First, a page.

The extensive description of the body’s degradation meant Antony Shugaar, the esteemed literary translator, had his work cut out for him. His skills put the book on the PEN 2016 Prose in Translation prize shortlist.
Di Grado is one of a growing number of female authors from Southern Italy beyond Elena Ferrante, the reclusive author of The Days of Abandonment and the popular Neapolitan series of novels about a friendship between two women, who are at the vanguard of Italian literature. Among them are Nadia Terranova, whose novel Gli Anni al Contrario (literally “the years in reverse,” about Italy’s domestic terrorism era of the 1970s and early 1980s, not translated into English) won the prestigious Bagutta Prize for debut novels, and Donatella Di Pietrantonio who has written two novels, including most recently Bella Mia (also not yet translated), about the aftermath of the L’Aquila earthquake, a topic begging for exploration. Like Di Grado, these authors bring us modern female protagonists, navigating a world in which women are theoretically equal but still often struggling to assert themselves.
Born in Catania, Di Grado is also the author of the novel 70 % Acrylic, 30 % Wool, which won the 2011 Campiello First Novel Award and was a finalist for a Strega prize, Italy’s most prestigious literary award. Di Grado’s book was published by Europa Editions, Ferrante’s English-language publisher. And like Ferrante, Di Grado’s prose is often jarring. Two years into her death, Dorotea meets a little girl who’s holding what appears to be “a rubber doll” but is in fact a fetus. “It had tiny fingers joined together and a vestigial tail. It had neither eyelids nor defined genitalia.”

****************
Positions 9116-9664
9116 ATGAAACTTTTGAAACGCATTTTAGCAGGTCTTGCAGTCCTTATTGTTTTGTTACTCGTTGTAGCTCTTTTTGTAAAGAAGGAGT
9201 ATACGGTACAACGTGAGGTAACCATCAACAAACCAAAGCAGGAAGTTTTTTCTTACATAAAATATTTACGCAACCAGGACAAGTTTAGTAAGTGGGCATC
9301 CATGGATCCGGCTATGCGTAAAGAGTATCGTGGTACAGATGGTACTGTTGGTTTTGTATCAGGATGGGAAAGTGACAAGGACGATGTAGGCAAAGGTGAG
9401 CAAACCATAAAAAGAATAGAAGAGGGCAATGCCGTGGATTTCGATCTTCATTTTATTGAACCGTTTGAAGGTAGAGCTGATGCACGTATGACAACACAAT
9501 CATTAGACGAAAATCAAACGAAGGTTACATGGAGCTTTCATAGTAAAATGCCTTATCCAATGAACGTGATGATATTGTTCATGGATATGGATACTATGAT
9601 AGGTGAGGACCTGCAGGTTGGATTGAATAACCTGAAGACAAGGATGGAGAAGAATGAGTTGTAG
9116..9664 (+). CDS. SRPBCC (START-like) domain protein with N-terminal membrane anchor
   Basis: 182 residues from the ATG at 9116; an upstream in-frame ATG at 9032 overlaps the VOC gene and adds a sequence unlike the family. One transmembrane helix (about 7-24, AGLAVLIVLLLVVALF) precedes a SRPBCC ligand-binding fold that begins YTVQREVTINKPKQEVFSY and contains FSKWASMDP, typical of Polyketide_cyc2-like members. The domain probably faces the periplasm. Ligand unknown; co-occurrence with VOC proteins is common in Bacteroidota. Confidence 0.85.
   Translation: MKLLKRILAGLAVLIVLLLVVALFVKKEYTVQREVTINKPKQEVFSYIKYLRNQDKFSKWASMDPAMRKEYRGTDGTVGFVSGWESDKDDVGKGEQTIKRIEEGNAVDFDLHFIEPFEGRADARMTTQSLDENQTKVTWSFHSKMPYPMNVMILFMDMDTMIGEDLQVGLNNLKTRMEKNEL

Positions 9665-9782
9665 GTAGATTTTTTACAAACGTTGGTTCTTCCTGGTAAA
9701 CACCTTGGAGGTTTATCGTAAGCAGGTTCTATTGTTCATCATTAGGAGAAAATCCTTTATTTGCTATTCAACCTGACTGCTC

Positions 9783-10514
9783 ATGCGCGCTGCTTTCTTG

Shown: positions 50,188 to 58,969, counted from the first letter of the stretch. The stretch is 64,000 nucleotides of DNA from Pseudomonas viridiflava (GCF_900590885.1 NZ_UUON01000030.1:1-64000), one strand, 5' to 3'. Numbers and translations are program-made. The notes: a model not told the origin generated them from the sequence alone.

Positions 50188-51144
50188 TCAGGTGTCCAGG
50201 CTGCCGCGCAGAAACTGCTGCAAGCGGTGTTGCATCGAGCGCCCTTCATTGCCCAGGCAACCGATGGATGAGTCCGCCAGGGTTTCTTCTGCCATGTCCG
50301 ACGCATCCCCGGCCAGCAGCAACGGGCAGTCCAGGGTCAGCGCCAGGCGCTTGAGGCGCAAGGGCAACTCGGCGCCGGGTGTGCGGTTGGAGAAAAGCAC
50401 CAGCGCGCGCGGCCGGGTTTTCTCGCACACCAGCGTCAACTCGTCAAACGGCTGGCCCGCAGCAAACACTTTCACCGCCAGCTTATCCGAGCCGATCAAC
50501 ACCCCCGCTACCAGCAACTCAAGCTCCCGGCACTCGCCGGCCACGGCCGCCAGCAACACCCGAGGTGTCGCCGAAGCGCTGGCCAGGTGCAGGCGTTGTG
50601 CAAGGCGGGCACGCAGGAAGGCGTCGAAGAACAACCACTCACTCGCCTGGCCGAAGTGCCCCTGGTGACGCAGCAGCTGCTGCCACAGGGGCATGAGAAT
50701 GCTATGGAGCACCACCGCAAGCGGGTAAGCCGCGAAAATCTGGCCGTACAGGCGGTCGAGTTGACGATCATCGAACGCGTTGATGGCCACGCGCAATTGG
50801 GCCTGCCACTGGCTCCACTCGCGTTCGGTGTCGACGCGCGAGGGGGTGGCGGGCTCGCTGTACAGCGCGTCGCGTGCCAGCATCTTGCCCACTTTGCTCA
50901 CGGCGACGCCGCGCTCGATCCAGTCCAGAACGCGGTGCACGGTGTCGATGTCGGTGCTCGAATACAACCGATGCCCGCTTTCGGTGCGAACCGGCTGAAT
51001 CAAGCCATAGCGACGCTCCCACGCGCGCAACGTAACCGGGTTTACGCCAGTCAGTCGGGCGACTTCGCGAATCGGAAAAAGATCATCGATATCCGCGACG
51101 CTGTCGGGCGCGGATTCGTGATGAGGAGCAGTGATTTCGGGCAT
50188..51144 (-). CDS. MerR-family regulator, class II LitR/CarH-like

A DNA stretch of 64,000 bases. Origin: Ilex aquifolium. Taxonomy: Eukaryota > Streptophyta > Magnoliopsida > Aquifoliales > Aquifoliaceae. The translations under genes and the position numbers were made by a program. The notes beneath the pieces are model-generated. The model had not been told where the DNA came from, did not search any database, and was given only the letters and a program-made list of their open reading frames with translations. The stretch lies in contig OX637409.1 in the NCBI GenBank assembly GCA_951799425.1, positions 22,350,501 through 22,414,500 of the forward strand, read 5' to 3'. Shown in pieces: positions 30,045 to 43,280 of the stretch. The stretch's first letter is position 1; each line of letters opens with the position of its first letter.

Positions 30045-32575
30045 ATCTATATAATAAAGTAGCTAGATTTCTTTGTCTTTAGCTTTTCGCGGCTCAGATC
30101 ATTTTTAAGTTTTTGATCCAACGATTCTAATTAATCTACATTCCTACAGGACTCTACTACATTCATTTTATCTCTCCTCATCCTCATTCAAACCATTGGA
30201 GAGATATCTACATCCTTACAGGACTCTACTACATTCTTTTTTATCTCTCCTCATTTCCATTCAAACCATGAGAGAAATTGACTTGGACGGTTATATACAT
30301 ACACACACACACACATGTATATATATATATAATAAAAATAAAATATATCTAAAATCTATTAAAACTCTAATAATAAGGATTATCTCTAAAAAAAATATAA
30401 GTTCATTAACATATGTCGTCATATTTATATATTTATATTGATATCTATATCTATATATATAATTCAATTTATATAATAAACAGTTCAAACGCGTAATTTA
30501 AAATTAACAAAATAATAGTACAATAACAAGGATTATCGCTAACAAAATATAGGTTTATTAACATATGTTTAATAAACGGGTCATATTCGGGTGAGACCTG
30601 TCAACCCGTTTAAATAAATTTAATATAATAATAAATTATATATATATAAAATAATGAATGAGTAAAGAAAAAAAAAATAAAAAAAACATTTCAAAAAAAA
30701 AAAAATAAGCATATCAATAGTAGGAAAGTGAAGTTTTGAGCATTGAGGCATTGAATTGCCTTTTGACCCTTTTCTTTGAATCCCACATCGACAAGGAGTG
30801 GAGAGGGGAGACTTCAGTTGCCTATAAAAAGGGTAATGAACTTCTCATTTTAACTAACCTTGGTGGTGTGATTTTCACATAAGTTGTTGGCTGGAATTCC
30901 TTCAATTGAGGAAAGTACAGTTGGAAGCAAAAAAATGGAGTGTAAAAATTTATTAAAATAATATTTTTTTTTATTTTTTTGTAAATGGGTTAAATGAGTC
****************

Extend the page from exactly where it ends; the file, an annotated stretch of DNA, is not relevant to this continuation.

Di Grado’s Catania doesn’t come in for the detailed treatment of Ferrante’s Naples (or Turin or Florence, for that matter), but she does memorably refer to Catania in summer as a “scalding, oozing, an open wound.” It’s an apt metaphor for the novel’s protagonist. With the character of Dorotea, Di Grado has created someone with enormous emotional complexity who must take what fate has thrown at her without much help from the adults in her life. She doesn’t know her father. A beloved aunt died of a suicide—another victim of a drowning that was never fully explained. And her single parent mother, who works erratically as a photographer, is depressed; she’s also sexually active, as Dorotea describes in some detail: “When I got home, I went to my mother’s room, but the door was locked. I put my ear to the door: she was fucking someone. I went to sleep.”
Dorotea’s mother takes artistic photos of her—in fact, as she says in an interview about her work, Dorotea is her only subject. But Di Grado tells us her aim is to make Dorotea disappear entirely from the frame. Surely, the reason is artistic in nature but her photographic approach speaks loudly about the grim mother-daughter rapport at the heart of the book. “She never told me a nice bedtime story because we already had too many stories inside us,” says Dorotea, “and because bedtime was never going to be nice.”